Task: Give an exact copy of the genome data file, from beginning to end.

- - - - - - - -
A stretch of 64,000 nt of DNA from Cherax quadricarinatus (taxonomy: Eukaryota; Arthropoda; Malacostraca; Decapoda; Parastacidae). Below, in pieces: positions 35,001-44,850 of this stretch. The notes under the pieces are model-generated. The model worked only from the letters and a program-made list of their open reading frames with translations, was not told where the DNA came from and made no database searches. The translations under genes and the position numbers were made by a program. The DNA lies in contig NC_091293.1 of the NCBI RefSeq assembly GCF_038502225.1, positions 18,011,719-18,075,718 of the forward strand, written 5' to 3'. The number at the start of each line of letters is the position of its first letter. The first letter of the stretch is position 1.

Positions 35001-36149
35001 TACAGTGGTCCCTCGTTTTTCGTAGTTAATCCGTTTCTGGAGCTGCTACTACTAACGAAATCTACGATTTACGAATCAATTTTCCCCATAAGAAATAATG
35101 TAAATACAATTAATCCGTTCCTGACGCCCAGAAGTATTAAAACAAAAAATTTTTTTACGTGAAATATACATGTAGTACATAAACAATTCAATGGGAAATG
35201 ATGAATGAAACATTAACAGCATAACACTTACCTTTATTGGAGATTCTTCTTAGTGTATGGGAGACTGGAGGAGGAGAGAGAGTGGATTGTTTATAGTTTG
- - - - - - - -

A stretch of 64,000 nt of DNA from Cherax quadricarinatus (taxonomy: Eukaryota; Arthropoda; Malacostraca; Decapoda; Parastacidae). Below, in pieces: positions 35,001-44,850 of this stretch. The notes under the pieces are model-generated. The model worked only from the letters and a program-made list of their open reading frames with translations, was not told where the DNA came from and made no database searches. The translations under genes and the position numbers were made by a program. The DNA lies in contig NC_091293.1 of the NCBI RefSeq assembly GCF_038502225.1, positions 18,011,719-18,075,718 of the forward strand, written 5' to 3'. The number at the start of each line of letters is the position of its first letter. The first letter of the stretch is position 1.

Positions 35001-36149
35001 TACAGTGGTCCCTCGTTTTTCGTAGTTAATCCGTTTCTGGAGCTGCTACTACTAACGAAATCTACGATTTACGAATCAATTTTCCCCATAAGAAATAATG
35101 TAAATACAATTAATCCGTTCCTGACGCCCAGAAGTATTAAAACAAAAAATTTTTTTACGTGAAATATACATGTAGTACATAAACAATTCAATGGGAAATG
35201 ATGAATGAAACATTAACAGCATAACACTTACCTTTATTGGAGATTCTTCTTAGTGTATGGGAGACTGGAGGAGGAGAGAGAGTGGATTGTTTATAGTTTG